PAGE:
Even in a single country, with a common language, a common patriotism and considerable freedom of movement, a single currency is a complex business. It also throws up moral hazards. Fiscal subsidies can create welfare dependency. But it has been proved that currency unions are manageable in nation states. Over a whole continent, with minimal fiscal transfers, they are impossible. How could Messina and Athens be expected to use the same currency as Munich and Amsterdam?

Herr Kohl thought that there was a solution: let Europe become one country, so that fiscal policy would reinforce monetary policy. But there was an obvious difficulty; obvious, that is, to anyone except a German. As with previous German attempts to unite Europe, hardly anyone else was in favour. There was no prospect that the common currency would rest on the sure foundations of a common patriotism.

Instead, it is resting on a far less stable support: youth unemployment. In the Eurozone, the average rate is now over twenty percent. That has one surprising aspect: the absence of social unrest, thus far. But the single currency is thwarting the hopes and throttling the life chances of a generation. Especially in counties with no deep roots in stability and where there is little respect for the political elite, it is hard to believe that this can long endure.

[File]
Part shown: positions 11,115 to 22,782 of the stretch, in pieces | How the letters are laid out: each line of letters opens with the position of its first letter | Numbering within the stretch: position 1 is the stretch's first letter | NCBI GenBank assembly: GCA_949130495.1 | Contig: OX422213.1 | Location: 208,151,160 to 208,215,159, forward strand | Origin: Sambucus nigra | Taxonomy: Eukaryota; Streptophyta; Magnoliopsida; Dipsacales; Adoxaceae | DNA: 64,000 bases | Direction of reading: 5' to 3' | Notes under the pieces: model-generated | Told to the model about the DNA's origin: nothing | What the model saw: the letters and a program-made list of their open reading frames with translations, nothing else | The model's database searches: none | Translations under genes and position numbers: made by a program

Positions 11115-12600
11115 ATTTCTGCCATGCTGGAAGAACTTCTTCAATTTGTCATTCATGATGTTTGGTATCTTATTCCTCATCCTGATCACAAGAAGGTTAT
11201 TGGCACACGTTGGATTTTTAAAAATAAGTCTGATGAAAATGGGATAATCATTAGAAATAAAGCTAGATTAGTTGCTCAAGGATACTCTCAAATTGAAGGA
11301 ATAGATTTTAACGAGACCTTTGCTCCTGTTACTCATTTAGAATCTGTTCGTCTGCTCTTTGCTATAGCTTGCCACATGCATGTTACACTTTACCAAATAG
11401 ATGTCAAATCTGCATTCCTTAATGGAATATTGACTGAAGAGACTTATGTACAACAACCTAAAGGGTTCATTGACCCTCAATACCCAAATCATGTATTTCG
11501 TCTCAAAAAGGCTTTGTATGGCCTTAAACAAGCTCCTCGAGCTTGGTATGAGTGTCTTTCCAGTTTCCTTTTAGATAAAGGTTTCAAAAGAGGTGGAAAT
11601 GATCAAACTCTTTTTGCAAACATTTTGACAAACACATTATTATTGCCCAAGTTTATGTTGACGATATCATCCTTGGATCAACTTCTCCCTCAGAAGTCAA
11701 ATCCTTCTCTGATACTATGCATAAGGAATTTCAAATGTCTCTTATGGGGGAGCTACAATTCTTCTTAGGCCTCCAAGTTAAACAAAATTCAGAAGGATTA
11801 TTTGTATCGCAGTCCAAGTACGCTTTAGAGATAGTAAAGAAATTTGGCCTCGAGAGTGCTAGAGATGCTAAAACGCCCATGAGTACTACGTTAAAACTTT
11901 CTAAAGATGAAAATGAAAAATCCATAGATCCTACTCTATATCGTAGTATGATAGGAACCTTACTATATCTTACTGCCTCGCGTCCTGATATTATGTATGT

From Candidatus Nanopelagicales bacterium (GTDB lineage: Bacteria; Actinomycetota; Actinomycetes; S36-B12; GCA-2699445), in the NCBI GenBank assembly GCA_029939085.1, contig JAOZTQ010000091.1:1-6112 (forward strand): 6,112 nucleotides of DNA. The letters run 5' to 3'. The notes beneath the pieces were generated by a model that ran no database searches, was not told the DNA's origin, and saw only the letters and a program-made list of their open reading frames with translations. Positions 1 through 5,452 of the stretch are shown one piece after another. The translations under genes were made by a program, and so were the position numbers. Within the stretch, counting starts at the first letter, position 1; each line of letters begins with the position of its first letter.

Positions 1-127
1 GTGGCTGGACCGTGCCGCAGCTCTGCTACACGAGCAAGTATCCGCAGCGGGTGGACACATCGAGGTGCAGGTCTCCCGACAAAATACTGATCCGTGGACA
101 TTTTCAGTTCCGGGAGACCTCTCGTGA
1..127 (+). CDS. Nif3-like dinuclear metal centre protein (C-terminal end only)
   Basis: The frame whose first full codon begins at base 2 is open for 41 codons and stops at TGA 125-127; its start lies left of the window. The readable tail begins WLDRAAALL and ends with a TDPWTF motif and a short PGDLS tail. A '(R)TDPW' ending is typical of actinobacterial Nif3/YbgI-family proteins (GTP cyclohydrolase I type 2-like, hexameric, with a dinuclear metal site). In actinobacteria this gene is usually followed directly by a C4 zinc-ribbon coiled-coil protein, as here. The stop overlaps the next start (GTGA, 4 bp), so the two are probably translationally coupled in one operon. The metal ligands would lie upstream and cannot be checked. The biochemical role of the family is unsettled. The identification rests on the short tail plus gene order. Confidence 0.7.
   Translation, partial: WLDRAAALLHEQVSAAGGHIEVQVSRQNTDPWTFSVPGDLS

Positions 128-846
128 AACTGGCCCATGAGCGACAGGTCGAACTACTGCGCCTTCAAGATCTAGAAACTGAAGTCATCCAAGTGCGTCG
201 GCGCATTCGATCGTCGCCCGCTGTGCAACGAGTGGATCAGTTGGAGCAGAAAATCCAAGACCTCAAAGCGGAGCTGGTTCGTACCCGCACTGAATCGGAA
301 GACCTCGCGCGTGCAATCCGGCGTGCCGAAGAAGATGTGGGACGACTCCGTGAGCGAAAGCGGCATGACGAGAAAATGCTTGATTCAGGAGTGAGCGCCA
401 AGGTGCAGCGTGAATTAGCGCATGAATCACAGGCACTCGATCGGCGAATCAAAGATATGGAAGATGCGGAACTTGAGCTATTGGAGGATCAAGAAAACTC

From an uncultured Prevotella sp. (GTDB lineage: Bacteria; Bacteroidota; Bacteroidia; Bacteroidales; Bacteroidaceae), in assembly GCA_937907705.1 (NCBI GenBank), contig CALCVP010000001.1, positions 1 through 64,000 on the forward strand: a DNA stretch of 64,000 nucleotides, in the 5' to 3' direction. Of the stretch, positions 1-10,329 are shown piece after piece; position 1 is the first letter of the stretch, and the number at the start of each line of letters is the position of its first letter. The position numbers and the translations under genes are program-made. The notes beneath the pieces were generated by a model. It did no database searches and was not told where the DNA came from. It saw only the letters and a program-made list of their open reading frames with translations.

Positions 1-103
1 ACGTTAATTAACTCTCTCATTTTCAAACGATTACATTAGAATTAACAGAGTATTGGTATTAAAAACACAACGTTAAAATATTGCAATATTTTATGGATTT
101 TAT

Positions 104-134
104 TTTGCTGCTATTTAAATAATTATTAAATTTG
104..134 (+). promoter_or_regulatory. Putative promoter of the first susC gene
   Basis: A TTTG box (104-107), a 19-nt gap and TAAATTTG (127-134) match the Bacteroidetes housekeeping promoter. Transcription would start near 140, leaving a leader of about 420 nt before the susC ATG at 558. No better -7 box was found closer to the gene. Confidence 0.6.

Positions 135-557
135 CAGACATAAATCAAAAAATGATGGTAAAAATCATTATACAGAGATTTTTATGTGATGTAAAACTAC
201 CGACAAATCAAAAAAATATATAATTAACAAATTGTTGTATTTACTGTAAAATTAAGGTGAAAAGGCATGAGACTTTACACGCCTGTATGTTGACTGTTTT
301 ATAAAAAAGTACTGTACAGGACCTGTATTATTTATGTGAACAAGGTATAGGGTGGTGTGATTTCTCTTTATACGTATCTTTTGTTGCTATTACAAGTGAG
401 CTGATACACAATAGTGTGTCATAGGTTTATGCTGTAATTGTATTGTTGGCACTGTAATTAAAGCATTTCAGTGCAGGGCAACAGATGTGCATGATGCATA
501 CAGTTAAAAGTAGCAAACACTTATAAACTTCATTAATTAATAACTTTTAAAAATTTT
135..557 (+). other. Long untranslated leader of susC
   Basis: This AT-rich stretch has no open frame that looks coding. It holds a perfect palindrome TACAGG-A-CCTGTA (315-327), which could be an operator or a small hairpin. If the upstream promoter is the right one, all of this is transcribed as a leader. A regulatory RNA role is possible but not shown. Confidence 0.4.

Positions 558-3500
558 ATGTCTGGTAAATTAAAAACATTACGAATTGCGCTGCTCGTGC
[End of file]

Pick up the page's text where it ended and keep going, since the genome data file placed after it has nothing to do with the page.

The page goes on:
Helmut Kohl’s unwitting attempts to refute Marx will end up by strengthening extreme left movements. But there is an even more urgent need for refutation. Lamenting the slaughters of the First World War, Ezra Pound said that they had died “For an old bitch gone in the teeth/ For a botched civilisation.” A century later, the botching continues; the young still suffer.

Bruce Anderson is a political commentator.